Free speech isn’t just for you

Jeremy Clarkson has upset people. Nothing new there. Commenting on the strikes on November the 30th, he said:

“I would have them all shot. I would take them outside and execute them in front of their families. I mean how dare they go on strike when they have these gilt-edged pensions that are going to be guaranteed, while the rest of us have to work for a living.”

Later (not in the clip below) he said: “‘I do sometimes use the train to come to London but it always stops in Reading. It’s always because somebody has jumped in front of it and somebody has burst. You just think, why have we stopped because we’ve hit somebody? What’s the point of stopping? It won’t make them better.”


So here’s what I think of what he said. First of all, it is clear to me that the comment about shooting people is not his serious opinion. It is hyperbole. This is just how Clarkson is, he says stupid things that he doesn’t mean to make some people laugh and make other people outraged. To me, it’s not funny, to some unpleasant people, it is. His comment about “gilt-edged pensions” is plain wrong. Public sector pensions are not gilt-edged, gold-plated or any other phrase that implies that they provide enough to live on.

1.11 The Commission firmly rejected the claim that current public service pensions are ‘gold plated.’ The average pension paid to pensioner members is around £7,800 per year, while the median payment is around £5,600.

From Page 26 of the Hutton Report [PDF]

Clarkson is also a hypocrite for calling pensions gilt-edged and claiming that “the rest of us have to work for a living.” I don’t know what his pension is like, but he definitely earns above the average wage – including approximately £1 million per year from the BBC. And I am fairly sure that he doesn’t work as hard as the average teacher, nurse or other public sector worker. As for his comments about people who fall under trains inconveniencing him, that just shows how detached and insensitive he is.

Last week another example of offensive speech made the news. A woman on a tram let out a tirade of racist speech, argument and abuse, and it was all captured on video. That video caused enough outrage to be viewed over 7.5 million times on YouTube. Since that incident the woman has been arrested and charged with racially/religiously aggravated intentional harassment.

Following his comments, Unison said today that they are considering reporting Clarkson to the police for hate speech. What Clarkson said was offensive and vile in my opinion but for all that I disagree with him, I cannot agree with those who say that he should be prosecuted or sued for what he said. I believe that freedom to say what we want is absolutely essential. Article 9 of the European Convention of Human Rights give us the right to freedom of thought, conscience and religion – to think what we want. Article 10 gives us the right to Freedom of Expression – to say what we want. Those are rights. They are not supposed to be negotiable; we must be allowed to think whatever we want and to speak our opinions. People who say things that are popular don’t need those rights enshrined in law because nobody will try to stop them from speaking. It is people who say things that are not popular that need the protection of those rights. And it isn’t just the freedom to say something hurtful or hateful, it is also the freedom to criticise those in power and to protest against government policy. It is very hard if not impossible to clamp down on any expression without providing excuses to clamp down on all expression.

That isn’t to say that there is no way to avoid what people say. We don’t have a right not to be offended by what someone says, but we do have a right not to listen. If offensive comments are left on a private blog or website, I see no reason why they can’t be removed. That’s not censorship, that is refusing to listen. The person who left the comments is free to get their own blog to say what they want. In the case of the woman on the tram, I think if she is found guilty of harassment then that is probably fair – but that is not for what she said but for who she said it to and how she said it. I think it would have been quite reasonable for the driver to ask her to leave the vehicle so that the other passengers did not need to be exposed to what she was saying. In the case of Jeremy Clarkson many people don’t want to hear what he says and don’t want to pay him to say it. I think it is fair for people who pay the BBC license fee to demand that the BBC not pay those fees to Clarkson as a salary for saying offensive things, and quite fair for the BBC to sack him. I don’t think that will happen though. I certainly don’t think that he should be prosecuted for hate speech. I’m also not saying that such offensive speech cannot be opposed. I think it is right to speak out against such opinions and there is nothing to stop other people criticising what was said. It is common for campaigns by the BNP and rallies by the EDL to be opposed by counter-protests by people who feel that they cannot let such political views go unopposed.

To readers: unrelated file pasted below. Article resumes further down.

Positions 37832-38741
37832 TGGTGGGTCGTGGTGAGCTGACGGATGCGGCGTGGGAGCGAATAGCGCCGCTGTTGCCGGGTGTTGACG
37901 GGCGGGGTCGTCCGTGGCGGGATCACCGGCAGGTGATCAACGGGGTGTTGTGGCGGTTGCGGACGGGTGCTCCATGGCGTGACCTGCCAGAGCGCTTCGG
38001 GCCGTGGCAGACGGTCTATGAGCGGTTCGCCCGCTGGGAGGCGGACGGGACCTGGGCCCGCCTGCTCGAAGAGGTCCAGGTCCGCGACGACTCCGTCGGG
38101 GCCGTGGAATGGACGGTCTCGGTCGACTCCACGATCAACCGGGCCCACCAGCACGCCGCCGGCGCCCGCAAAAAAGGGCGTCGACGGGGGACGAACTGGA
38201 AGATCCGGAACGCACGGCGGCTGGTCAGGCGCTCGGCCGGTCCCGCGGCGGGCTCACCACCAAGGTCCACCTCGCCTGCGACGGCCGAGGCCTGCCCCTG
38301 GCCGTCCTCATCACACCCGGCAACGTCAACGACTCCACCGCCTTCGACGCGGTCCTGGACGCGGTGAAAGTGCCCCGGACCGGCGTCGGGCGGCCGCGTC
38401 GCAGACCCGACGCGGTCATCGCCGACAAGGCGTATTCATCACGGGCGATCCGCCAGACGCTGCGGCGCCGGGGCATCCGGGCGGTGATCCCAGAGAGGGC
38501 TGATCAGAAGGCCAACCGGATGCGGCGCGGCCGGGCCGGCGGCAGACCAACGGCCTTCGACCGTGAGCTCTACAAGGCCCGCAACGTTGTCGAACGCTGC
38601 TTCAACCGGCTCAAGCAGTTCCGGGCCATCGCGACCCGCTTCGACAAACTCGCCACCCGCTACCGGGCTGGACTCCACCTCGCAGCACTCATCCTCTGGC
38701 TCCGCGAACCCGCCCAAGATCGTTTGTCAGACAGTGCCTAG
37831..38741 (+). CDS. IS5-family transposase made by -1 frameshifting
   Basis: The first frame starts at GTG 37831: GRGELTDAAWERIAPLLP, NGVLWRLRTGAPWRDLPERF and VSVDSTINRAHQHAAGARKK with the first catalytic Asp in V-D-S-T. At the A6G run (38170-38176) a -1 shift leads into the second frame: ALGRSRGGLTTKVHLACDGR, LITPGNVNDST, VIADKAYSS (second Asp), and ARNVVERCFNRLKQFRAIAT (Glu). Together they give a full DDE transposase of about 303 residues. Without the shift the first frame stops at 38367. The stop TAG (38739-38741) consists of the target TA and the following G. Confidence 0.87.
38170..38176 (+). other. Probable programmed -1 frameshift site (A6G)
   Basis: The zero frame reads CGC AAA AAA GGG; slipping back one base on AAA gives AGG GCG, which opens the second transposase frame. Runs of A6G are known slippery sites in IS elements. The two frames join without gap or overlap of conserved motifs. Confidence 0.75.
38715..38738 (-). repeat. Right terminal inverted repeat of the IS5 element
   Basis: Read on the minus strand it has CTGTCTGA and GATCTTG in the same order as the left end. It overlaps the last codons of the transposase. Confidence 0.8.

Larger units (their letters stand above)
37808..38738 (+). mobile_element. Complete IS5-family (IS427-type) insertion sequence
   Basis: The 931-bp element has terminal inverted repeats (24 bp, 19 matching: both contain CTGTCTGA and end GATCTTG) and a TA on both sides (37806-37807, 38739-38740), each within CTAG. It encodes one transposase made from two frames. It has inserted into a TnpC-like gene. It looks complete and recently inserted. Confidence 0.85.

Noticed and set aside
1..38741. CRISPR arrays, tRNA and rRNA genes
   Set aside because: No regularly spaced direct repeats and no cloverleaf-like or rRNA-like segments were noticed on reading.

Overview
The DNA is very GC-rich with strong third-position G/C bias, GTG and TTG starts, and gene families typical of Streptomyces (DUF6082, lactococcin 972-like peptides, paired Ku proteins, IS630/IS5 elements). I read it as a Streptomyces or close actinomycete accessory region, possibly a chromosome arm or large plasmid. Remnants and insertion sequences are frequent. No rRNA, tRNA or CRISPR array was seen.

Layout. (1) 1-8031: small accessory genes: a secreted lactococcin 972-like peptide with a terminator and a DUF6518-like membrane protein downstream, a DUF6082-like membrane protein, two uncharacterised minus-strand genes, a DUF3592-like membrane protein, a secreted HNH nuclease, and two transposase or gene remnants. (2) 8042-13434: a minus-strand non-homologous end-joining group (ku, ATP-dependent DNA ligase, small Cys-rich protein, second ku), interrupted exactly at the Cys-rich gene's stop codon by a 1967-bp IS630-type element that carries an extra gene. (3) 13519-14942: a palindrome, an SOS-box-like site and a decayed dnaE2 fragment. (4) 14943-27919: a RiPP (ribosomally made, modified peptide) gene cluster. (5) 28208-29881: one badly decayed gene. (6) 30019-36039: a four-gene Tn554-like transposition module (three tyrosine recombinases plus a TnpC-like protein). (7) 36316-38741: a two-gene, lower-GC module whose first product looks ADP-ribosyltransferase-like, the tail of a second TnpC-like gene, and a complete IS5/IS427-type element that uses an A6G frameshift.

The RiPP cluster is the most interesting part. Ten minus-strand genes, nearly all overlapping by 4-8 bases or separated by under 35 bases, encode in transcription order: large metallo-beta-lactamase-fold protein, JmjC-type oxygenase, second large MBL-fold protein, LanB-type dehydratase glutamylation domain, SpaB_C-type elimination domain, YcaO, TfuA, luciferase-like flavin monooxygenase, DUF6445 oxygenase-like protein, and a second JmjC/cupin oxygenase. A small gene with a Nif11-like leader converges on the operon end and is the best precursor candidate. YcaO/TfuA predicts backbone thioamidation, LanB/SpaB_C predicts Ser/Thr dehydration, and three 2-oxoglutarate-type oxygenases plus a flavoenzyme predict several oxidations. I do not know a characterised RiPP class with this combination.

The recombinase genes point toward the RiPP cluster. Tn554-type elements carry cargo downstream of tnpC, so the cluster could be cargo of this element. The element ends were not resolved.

Where is the line as to what people can say, then? I agree that there must be a line. I think this because at some point a person using their right to say what they want can cross into abusing other people’s rights. In the case of freedom of speech I do not think that the line should be drawn to prevent offence, but should be drawn at the point where it becomes a threat to other people. I think the charge of harassment for the racist lady on the tram is probably the right charge. I would have disagreed with the charge if it had been hate speech.

This is a difficult problem though. A few months ago Kaliya Franklin (Bendy Girl) had comments left on her YouTube videos that advocated that she be killed because she is disabled. The comments were threatening and a horrible experience for her, and she reported them to the police. I don’t doubt that the comments were a crime under the rules about hate speech. The question is, should they be? I wouldn’t want to allow such comments but at the same time I believe that people should be free to think such things if they are that nasty. I don’t have an answer to this problem.

In the end I think the laws that we have on hate speech are unnecessary. When hate speech becomes threats or harassment it is covered by other laws.



My Tram Experience [YouTube]